Beautiful fall day today, perfect for a workout with a client in Druid Hill Park. This gem in northwest Baltimore City has rolling hills, lovely old trees, a paved path around one of the city's reservoirs, a conservatory and the zoo. Many people were walking or jogging around the reservoir, whose pathway has a number of workout stations for such things as pullups, situps, balance, etc.
Instead, we trained on the lawns, between the trees and around the gardens with sprints, push-ups, fast and slow walks. A great way to challenge the body with more variety of muscle recruitment than is possible on any paved surface.
One of the things I asked my client to notice is the difference in her body between walking on the paved trails and on the grass. Immediately, she noted that there was less impact on her hip joints and her legs were working harder on the grass.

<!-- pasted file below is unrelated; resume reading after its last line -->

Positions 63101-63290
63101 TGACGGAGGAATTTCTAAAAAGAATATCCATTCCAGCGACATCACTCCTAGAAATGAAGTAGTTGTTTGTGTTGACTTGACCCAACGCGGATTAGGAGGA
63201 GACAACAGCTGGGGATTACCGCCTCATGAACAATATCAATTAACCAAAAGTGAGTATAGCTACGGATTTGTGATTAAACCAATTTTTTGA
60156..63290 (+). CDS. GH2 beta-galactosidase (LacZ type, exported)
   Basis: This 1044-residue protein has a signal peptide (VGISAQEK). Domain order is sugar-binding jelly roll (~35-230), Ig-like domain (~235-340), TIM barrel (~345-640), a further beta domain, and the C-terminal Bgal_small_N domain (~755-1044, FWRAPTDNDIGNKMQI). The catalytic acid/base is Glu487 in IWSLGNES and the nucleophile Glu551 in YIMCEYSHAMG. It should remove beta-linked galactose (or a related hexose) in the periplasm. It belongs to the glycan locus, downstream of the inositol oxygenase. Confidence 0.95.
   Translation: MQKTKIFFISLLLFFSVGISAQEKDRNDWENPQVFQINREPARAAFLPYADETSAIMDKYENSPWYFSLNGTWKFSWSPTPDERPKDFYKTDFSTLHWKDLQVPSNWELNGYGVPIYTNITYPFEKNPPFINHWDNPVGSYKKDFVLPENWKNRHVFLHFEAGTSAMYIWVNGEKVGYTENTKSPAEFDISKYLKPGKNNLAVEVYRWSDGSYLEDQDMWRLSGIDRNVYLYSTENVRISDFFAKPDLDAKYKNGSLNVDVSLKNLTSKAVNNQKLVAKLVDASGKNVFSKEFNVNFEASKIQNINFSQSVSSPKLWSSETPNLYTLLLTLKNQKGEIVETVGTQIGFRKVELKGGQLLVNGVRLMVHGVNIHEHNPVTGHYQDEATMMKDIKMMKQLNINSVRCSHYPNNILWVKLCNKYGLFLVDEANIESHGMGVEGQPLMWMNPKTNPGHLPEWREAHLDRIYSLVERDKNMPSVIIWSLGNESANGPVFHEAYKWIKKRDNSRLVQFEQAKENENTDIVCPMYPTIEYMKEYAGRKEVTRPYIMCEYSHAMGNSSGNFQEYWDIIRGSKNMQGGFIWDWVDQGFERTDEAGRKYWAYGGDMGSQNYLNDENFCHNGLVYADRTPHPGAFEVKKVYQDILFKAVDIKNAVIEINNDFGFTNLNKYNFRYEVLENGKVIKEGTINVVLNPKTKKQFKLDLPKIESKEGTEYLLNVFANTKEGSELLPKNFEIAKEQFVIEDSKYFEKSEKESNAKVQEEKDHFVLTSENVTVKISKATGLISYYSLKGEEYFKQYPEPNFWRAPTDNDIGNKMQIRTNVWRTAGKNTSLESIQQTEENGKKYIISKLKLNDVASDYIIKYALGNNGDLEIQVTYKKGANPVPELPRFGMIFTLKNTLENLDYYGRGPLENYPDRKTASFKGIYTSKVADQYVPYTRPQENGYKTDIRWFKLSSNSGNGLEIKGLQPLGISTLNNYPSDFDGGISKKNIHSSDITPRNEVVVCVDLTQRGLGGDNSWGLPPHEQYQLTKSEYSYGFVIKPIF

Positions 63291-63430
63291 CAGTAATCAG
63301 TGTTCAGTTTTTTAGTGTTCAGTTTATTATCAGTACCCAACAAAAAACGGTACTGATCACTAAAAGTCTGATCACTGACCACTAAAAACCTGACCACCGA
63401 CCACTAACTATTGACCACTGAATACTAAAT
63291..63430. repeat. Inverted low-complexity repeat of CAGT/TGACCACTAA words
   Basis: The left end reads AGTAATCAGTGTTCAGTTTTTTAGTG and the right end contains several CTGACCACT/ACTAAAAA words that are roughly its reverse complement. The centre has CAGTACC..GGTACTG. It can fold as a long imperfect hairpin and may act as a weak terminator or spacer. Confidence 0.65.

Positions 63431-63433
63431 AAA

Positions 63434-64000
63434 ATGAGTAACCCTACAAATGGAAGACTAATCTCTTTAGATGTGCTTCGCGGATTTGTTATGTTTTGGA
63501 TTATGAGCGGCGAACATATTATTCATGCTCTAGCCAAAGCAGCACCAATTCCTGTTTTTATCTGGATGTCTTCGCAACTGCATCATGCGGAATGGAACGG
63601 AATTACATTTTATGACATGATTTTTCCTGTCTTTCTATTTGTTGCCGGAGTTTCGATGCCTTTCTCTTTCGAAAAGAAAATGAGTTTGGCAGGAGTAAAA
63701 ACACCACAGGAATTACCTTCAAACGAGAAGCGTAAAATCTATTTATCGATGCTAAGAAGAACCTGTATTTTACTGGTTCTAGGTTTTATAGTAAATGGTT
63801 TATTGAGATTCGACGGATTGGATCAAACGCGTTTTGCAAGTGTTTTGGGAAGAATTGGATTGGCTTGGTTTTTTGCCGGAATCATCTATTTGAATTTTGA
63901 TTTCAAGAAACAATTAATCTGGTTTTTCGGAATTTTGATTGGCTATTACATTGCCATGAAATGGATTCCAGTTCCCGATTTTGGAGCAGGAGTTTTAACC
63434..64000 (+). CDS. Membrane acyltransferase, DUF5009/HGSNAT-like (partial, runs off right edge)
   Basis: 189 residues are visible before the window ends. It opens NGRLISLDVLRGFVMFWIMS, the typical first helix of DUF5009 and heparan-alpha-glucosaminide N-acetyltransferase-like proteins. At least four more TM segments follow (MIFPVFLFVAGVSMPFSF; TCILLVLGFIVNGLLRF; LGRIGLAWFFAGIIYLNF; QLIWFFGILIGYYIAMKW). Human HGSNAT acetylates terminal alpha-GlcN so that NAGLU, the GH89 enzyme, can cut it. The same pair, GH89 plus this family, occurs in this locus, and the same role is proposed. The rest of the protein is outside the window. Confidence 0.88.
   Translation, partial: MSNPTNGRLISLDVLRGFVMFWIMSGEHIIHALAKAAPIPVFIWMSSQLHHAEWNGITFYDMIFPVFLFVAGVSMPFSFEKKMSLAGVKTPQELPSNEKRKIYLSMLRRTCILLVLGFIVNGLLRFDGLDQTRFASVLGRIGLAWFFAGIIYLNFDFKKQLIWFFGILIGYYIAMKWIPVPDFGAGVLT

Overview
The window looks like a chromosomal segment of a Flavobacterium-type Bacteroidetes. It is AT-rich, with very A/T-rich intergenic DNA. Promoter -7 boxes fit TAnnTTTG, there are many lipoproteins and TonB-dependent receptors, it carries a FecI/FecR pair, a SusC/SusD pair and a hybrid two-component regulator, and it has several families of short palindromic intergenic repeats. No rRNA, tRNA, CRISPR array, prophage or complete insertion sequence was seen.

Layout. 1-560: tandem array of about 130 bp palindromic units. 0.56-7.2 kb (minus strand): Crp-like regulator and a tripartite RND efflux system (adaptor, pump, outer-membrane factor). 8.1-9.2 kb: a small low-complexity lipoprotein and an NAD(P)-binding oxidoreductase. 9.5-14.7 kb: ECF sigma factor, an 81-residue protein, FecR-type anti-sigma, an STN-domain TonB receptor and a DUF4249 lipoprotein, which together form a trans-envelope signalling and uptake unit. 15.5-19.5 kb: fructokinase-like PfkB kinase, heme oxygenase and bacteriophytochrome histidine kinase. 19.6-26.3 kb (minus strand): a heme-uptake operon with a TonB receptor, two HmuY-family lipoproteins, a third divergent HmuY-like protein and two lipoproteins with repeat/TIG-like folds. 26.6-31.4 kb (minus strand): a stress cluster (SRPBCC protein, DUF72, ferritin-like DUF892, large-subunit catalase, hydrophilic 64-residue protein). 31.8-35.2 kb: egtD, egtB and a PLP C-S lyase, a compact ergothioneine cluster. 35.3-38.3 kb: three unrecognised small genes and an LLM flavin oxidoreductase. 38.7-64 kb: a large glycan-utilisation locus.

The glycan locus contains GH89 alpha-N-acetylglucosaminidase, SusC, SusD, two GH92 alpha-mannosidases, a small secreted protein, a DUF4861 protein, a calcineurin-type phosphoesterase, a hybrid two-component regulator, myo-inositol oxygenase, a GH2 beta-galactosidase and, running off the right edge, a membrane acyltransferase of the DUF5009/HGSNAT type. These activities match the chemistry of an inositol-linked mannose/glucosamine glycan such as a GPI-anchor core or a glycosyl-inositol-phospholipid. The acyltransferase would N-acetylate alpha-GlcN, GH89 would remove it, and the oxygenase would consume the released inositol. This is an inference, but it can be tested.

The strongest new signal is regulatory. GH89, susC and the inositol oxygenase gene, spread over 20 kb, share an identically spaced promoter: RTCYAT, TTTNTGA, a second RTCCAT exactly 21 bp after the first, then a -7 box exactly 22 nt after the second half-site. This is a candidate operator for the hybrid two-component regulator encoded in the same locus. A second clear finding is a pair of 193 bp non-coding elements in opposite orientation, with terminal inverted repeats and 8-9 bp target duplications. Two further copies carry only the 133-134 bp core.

I advocate getting off the pavement and onto the adjacent grass as much as possible to all my clients who enjoy either walking or running. The foot and ankle contain 26 bones (one-quarter of all the body's bones), 33 joints and more than 100 muscles, tendons and ligaments. Yet we typically constrain this marvel of anatomy into a rigid shoe and then pound it continually into an unyielding surface. Many of the muscles of the foot, ankle and lower leg get little to no workout under this scenario, thus leading to muscle imbalances, which can manifest as loss of flexibility, weakness in certain postures and movements and, ultimately, in injury.
So, two thoughts: First, get outside to be active whenever you can. Cuts boredom, allows fresh air into your body and the beauty of nature is a wonderful, calming antidote to a hectic, stressful life.
Second, try the grass instead of the pavement. Even the most manicured lawn or the most minimally-planted contractor-grade landscape will provide your feet and ankle with variation in grass height/springiness and ground level. The resulting adjustments your body makes will strengthen and energize you.